Detention without trial: Letter to the Times
From prison to house arrest: out of the frying pan (2)
Note: This is the text of the lead letter in The Times of 28 January, 2005, following the announcement by the Home Secretary, Charles Clark, on the 26th of proposals for replacing the present law (under which the Home Secretary may keep indefinitely in prison, without trial, non-British nationals whom he suspects of involvement with terrorism) by a new law empowering the Home Secretary to place anyone in the country, British or non-British, under house arrest, and/or to ban him or her from using a mobile phone or the internet, from meeting specified people, from being out of the house after a specified time, etc. He will also be able to have a suspect electronically tagged. Also on 28 January the Guardian published my article deploring the government’s proposals (also available on this website). Hyperlinks on this page have been added.
LETTERS TO THE EDITOR
The Times, January 28, 2005
Clarke’s detention plan ‘goes too far’
From Sir Brian Barder
Sir, Far from remedying the grave defects of the current law permitting indefinite detention without trial of non-British terrorist suspects, the Home Secretary’s proposals for its replacement (report and leading article, January 27) reproduce and extend them.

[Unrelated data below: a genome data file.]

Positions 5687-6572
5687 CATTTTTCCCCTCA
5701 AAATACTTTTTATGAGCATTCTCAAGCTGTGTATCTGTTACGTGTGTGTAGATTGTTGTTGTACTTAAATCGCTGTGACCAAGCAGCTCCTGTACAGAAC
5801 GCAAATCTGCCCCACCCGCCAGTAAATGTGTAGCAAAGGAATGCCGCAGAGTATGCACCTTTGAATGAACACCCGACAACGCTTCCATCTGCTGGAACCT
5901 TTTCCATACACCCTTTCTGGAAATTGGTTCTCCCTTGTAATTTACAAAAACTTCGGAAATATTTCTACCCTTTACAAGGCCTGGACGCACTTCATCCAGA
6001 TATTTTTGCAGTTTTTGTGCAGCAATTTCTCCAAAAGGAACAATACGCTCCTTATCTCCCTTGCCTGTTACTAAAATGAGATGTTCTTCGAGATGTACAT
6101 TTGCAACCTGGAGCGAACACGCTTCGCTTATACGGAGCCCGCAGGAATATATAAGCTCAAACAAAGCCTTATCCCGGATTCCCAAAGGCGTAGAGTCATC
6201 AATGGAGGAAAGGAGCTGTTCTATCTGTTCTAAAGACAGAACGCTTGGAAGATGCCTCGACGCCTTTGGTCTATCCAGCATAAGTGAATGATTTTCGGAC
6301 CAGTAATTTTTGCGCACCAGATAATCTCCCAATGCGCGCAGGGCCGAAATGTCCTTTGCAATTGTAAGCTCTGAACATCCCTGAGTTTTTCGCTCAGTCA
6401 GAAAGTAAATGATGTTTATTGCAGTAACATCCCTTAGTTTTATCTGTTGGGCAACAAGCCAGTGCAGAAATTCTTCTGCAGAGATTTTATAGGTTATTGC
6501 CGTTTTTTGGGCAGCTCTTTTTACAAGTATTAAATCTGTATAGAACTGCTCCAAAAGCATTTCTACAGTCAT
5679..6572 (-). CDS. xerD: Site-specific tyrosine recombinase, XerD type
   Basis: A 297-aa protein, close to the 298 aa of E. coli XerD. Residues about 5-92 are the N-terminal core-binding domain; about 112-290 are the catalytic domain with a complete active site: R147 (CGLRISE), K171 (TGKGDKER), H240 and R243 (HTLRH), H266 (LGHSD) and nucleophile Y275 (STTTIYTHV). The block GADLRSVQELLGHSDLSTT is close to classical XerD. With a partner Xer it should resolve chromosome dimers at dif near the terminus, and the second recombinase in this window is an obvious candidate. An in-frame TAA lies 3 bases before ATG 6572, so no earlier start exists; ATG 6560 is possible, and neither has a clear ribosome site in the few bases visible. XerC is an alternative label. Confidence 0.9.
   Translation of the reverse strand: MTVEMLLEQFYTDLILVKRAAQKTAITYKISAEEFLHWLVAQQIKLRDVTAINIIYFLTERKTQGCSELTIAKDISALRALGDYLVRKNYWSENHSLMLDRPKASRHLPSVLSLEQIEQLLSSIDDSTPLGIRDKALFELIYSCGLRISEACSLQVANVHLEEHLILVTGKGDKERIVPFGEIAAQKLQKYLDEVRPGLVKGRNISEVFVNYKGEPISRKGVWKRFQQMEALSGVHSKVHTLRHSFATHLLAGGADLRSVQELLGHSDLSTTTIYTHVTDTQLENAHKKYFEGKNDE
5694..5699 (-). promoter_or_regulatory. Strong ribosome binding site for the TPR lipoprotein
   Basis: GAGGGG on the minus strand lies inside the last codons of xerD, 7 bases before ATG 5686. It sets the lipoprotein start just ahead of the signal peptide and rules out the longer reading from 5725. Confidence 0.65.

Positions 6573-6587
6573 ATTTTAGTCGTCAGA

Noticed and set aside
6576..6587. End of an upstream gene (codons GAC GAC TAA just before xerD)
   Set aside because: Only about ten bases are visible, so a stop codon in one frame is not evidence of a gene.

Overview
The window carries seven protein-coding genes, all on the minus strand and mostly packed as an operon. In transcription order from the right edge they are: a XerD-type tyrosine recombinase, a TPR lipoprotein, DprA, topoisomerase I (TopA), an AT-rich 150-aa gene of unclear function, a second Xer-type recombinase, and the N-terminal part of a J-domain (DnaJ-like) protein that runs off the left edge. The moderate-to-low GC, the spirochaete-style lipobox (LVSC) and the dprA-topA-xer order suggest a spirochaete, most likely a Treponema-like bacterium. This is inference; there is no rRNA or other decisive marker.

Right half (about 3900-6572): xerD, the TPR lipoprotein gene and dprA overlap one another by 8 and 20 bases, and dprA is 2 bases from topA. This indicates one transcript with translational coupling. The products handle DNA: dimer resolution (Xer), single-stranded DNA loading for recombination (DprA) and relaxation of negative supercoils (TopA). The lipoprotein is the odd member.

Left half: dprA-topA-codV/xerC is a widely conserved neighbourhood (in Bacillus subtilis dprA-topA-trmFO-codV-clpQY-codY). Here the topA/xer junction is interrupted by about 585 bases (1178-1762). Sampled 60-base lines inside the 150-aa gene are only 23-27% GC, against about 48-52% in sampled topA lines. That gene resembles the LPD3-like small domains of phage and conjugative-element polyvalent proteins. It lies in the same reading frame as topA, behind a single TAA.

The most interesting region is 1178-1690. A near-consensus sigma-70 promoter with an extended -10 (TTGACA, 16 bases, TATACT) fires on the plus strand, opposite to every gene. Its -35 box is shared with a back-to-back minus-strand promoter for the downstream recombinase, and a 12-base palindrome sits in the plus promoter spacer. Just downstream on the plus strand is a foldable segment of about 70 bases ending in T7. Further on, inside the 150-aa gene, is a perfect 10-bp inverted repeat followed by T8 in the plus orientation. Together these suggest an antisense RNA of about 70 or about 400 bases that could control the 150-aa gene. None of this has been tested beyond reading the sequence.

The proposed banning orders, disagreeably reminiscent of those used in apartheid South Africa, will for the first time extend to all British citizens the Government’s power of indefinite detention without trial, purely on the Home Secretary’s suspicion of involvement in terrorism.
Not all banning orders will necessarily include house arrest: depending on the seriousness of the suspected terrorist involvement, they may just ban internet access, use of a mobile, contact with named individuals, etc. But it’s hard to see how such lesser restrictions could be monitored and enforced unless the suspect is also put under house arrest, and thus prevented from leading a normal life.
Better detained at home or in a Security Service safe house than in Belmarsh, true: but a deprivation of liberty contrary to the European Convention on Human Rights nonetheless. How can this escape the law lords’ rejection of the present law on grounds, not just of discrimination against foreigners, but of being disproportionate to the relevant threat?
Charles Clarke’s manner is moderate and conciliatory, but his proposals are more deeply illiberal and sweeping than anything even his predecessor visited on us. Indeed, David Blunkett himself is on record as admitting that to extend detention without trial to Britons would be so “draconian” as to be “difficult to justify”.
Terrorism poses a threat that may require some compromises with our traditional civil rights, but what is now proposed goes much too far. Parliament and public opinion should insist that no one should be deprived of his liberty, or have his freedoms otherwise curtailed, except after a proper trial and conviction by judge and jury on evidence proved beyond reasonable doubt, if necessary with special rules regarding admissibility and disclosure of sensitive evidence. Anything less represents another victory for terrorism.
(Lay member, Special Immigration Appeals Commission, 1998-2004),
20 Victoria Mews, SW18 3PY.